Indonesia: Recent outbursts of violence underscore dire need for a rights-based approach to conflict resolution in Papua
Paris-Jakarta-Bangkok, 21 September 2011. The recent spike in violent incidents in Papua in July and August underscore the urgent need for Jakarta to re-assess its military approach to solve the situation of unrest in the region and to place the respect for human rights at the heart of conflict resolution policies and practices, said the Asian Forum for Human Rights and Development (FORUM-ASIA), the Commission for the Disappeared and Victims of Violence (KontraS), the Indonesian Human Rights Monitor (Imparsial) and the International Federation for Human Rights (FIDH) today.
Kontras recorded at least ten violent clashes between 5 July to 3 August, 2011, involving members of the state security forces and local armed groups. Civilians were injured and killed in some of these clashes. Thirteen Papuans were arrested by the police on 31 August in Kampung Nafri, Abepura, for allegedly causing unrest during a religious ceremony. There were also allegations that these 13 individuals were involved in a shooting incident on 3 August, in which three civilians and one TNI soldier were killed. However, local rights groups pointed out that the police made the arrests without properly investigating and substantiating these allegations. These detainees were reportedly tortured while in police custody.
“Freedoms of expression, association and assembly are routinely violated in Papua, which seriously fuels tensions. Besides, gross human rights abuses, such as acts of torture, remain unaccounted for.” said Poengky Indarti, Executive Director of Imparsial.
“While the use of violence to achieve political and other goals is unacceptable, the heavy military presence and the military-centered approach by Jakarta to Papua’s demand for autonomy serve to sideline human rights and do not provide a viable and peaceful solution to the conflict,” said Souhayr Belhassen, FIDH President.
Another element of Jakarta’s security-centered approach is the strict restriction to access to Papua. As a result, peaceful activities of civil society groups and human rights actors operating in Papua are known to be under extensive surveillance by the Indonesian military. This form of intimidation goes against the United Nations Declaration on the Right and Responsibility of Individuals, Groups or Organs of Society to Promote and Protect Universally Recognized Human Rights and Fundamental Freedoms, and oversteps the lawful limit of intelligence gathering. Internal documents of the Indonesian military recently obtained and publicized by the media revealed both the extent of this kind of surveillance and the military authorities’ mistrust towards peaceful civil society and human rights activities, which they perceive as a threat to national security.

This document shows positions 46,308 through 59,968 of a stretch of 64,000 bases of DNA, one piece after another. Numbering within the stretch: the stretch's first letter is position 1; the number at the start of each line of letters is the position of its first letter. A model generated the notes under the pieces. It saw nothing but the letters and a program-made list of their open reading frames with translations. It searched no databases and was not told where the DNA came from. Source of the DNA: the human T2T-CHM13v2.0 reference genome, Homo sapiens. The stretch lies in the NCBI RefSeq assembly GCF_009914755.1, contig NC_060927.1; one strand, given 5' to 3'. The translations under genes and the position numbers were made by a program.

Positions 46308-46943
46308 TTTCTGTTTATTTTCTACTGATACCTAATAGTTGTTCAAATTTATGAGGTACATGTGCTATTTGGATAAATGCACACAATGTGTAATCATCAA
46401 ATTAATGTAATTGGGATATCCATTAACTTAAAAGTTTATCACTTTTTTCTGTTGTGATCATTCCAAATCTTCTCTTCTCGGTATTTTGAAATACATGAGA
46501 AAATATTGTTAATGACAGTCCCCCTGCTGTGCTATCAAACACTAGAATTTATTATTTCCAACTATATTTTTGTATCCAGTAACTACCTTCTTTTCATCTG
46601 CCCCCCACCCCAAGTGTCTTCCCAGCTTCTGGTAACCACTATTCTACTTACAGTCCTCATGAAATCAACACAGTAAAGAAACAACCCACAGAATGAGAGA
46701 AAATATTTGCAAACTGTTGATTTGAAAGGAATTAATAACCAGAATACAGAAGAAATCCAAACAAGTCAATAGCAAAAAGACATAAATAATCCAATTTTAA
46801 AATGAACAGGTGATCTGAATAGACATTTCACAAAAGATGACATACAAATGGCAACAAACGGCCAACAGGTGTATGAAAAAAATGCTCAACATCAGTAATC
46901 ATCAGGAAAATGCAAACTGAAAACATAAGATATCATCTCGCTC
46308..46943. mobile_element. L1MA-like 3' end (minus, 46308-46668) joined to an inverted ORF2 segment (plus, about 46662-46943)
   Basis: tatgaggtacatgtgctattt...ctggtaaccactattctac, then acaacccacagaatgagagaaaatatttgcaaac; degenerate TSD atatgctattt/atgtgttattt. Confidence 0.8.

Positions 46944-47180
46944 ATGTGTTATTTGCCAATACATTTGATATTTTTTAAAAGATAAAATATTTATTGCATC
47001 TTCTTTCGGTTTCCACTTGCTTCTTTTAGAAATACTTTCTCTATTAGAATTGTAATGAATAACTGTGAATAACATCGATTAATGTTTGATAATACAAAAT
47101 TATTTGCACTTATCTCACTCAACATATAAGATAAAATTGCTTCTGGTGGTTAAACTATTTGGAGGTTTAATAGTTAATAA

“Monitoring human rights work is seen by the military as threatening to national security and this bodess ill for the safety of human rights defenders and other peaceful activists in Papua, as they could bear the brunt of harassment and physical intimidation by state security forces under the pretext of fighting separatism,” said Yap Swee Seng, Executive Director of FORUM-ASIA.
Some of the activists and individuals named in the leaked military documents have already faced arrest, detention, and intimidation, such as independence activists Filep Karma and Buchtar Tabuni, who were both arrested and convicted for their role in organizing peaceful demonstrations during which the Morning Star flag, a banned symbol, was raised.
A recent report released by Imparsial estimates that there are more than 14,000 military personnel deployed to Papua. The report identifies the key features of such a military-centered approach by the central government, including the continuous military operations in Papua without adequate parliamentary oversight, deployment of a large number of non-organic troops to Papua, and the addition of new territorial command structure in the region.
In sum, accountability for human rights abuses perpetrated by state security forces is still lacking in Papua. In addition, in the few rare cases in which perpetrators were brought to court, they were either acquitted or convicted on lesser charges that do not reflect the gravity of their crimes, such as acts of torture.
The four organizations call on the Indonesian government to:
- Instruct its military to immediately cease all unlawful surveillance activities in Papua and revise its current draft intelligence bill by incorporating recommendations by civil society and bringing it into line with the Indonesian Constitution and Criminal Procedure Code, as well as international human rights law;
- Take steps to reduce the heavy presence of non-organic military personnel and their involvement in civil administration in Papua and seriously implement security sector reform;
- Fully and credibly investigate all past and new allegations of human rights abuses, especially those perpetrated by state security forces, and promptly bring perpetrators to justice;
- Strengthen civilian oversight and rigorous parliamentary scrutiny of military policies, operations and budget; and
- Respect the role of human rights defenders and ensure unfettered access to Papua by civil society groups and actors, including foreign and domestic journalists and independent human rights monitors.
 The documented violent incidents occurred in Kampong Kalome, Tingginambut district, Puncak Jaya (5 July and 12 July); Mulia, Puncak Jaya (13 July and 21 July); Timika, Mimika (30 July); Illga district, Puncak (30-31 July); Kampung Nafri, Abepura (1 August and 3 August); and Mulia, Puncak Jaya/Wamena (3 August). See documentation by KontraS: http://www.kontras.org/index.php?hal=siaran_pers&id=1339.
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